- Xhosa, Ulwaluko – In Eastern Cape, South Africa, young Xhosa men take part in a coming of age initiation called Ulwaluko. The youths, known as abakhwetha, are first circumcised without anesthetic, before being sent away from their village and into the bush, with minimal supplies and wrapped in a blanket. Wearing white clay on their faces, initiates will fend for themselves for up to two months, living in a structure built by the village’s adult community specifically for Ulwaluko. Upon their return they are no longer referred to as “boy” and receive a new blanket. The initiation has not been without its criticisms, due to complications and malpractice surrounding the circumcision process.
- Chewa, matriarchy – Women of the Chewa tribe may not be quite on equal footing as men, but they do hold the key to one thing: inheritance. Descent and succession for the Bantu-speaking tribe, spread across Zambia, Zimbabwe, Malawi and Mozambique, is matrilineal, with property and land inherited from their mothers. “Although inheritance passes down the female line, which definitely gives women more power in society, it’s still male-dominated and patriarchal in the sense that men are still at the apex of power,” explains Lewis. “People have an assumption that matrilineal societies are somehow favorable to women — and they are certainly more favorable than some of the extreme patrilineal societies — but they’re not societies that give women equal power.” One thing Chewa women are shut out of is the Nyau brotherhood (pictured), a secretive society who can channel spirits and performs a ritual dance called Gule Wamkulu around harvest and at weddings and funeral.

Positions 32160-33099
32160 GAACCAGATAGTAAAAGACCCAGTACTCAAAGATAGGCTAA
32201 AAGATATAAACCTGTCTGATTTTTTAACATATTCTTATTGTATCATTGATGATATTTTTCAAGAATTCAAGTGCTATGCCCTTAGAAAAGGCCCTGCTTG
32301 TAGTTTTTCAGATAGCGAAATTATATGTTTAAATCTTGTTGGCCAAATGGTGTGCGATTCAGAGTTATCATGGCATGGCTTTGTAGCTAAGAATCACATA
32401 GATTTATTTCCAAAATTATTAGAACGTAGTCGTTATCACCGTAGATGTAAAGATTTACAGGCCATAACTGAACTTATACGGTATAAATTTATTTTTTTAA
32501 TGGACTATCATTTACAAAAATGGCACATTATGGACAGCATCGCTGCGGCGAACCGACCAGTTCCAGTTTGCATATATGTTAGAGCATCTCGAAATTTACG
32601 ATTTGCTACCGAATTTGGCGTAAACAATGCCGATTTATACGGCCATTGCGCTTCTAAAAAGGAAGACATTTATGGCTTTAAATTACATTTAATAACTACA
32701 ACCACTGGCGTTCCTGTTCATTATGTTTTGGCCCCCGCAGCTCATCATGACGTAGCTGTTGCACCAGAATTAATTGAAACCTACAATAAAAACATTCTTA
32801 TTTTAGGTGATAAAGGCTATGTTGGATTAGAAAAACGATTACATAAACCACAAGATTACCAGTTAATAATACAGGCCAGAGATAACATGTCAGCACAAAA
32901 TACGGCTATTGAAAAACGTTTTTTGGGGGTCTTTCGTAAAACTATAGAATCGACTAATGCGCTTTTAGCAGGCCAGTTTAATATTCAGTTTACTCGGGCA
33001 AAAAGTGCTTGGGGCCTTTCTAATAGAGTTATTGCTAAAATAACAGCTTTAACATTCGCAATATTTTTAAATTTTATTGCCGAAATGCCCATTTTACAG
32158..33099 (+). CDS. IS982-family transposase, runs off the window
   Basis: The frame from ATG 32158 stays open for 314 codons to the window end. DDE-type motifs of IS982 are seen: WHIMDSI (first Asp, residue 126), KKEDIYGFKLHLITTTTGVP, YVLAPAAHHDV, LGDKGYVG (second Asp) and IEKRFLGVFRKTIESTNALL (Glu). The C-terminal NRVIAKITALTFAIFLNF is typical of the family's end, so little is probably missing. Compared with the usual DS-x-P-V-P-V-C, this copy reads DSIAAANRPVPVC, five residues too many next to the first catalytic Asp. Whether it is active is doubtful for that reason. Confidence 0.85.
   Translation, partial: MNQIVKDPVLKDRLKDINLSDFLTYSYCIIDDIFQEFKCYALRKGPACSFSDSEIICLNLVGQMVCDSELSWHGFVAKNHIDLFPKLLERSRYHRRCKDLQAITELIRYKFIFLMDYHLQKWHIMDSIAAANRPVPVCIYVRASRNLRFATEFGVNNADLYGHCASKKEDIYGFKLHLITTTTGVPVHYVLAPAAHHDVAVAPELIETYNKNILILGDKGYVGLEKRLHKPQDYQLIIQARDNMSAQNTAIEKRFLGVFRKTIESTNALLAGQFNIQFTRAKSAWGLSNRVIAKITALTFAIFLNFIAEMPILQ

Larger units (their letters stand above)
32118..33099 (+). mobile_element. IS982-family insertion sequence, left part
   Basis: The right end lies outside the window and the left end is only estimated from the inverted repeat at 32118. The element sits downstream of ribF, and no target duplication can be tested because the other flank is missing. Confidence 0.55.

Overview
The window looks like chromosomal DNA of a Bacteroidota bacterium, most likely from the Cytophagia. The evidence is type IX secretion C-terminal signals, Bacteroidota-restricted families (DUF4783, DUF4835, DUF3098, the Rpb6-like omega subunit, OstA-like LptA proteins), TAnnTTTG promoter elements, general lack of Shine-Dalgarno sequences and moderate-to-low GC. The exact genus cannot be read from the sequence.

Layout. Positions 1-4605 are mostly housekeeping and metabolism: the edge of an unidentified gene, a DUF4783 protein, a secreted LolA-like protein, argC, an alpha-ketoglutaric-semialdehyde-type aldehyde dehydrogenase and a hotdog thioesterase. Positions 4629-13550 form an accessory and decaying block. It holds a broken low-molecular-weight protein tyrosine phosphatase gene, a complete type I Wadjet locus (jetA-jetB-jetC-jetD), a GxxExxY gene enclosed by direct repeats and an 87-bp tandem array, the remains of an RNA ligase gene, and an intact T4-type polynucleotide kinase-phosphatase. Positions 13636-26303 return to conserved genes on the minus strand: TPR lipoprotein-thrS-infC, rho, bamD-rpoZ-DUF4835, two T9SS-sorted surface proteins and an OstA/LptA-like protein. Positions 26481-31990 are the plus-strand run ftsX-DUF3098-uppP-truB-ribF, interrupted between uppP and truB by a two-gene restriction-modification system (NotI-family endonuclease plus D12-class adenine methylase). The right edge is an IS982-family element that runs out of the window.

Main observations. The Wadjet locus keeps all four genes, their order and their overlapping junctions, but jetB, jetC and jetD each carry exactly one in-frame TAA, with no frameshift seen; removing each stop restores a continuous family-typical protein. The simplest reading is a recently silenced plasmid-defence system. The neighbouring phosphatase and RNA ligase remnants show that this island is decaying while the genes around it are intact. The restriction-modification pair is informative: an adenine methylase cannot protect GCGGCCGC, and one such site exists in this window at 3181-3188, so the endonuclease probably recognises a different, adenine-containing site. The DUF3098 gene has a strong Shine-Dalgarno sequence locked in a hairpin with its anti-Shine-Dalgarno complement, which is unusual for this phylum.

- Maasai, spitting – Spittle is an essential part of life for the Maasai of East Africa, as it acts as a blessing. “People have different views about where the power and essence of somebody resides,” explains Lewis. For some, “spit represents an essence of you as a person.” To spit is “a way of blessing people by giving something of yourself; your own power to someone else.” It starts at an early age, when newborn babies are spat on to wish them a good life. “If you leave a place, elders will come and spit on your head in order to bless your departure, and that whatever you do you’re safe and kept well,” adds Lewis.
- San, healing dance – The San of South Africa, Botswana, Angola and Namibia are, according to some researchers, the world’s oldest people. Their hunter-gatherer culture stretches back tens of thousands of years, and integral to it is the trance dance, also known as the healing dance. Historically an all-night affair, the practice brings the whole community together, led by healers and elders dancing around a fire, chanting and breathing deeply until they induce a trance state. It offers the chance to commune with ancestral spirits of the departed and for healers, cure sickness within other dancers. Lewis says that this tradition is under threat: “In some places in southern Africa the San now perform their traditional culture exclusively for tourists, because they’ve been forced out of all their territories as hunter-gatherers by conservationist organizations. This means that by extension… these performances are not the original initiations but a facsimile of them.”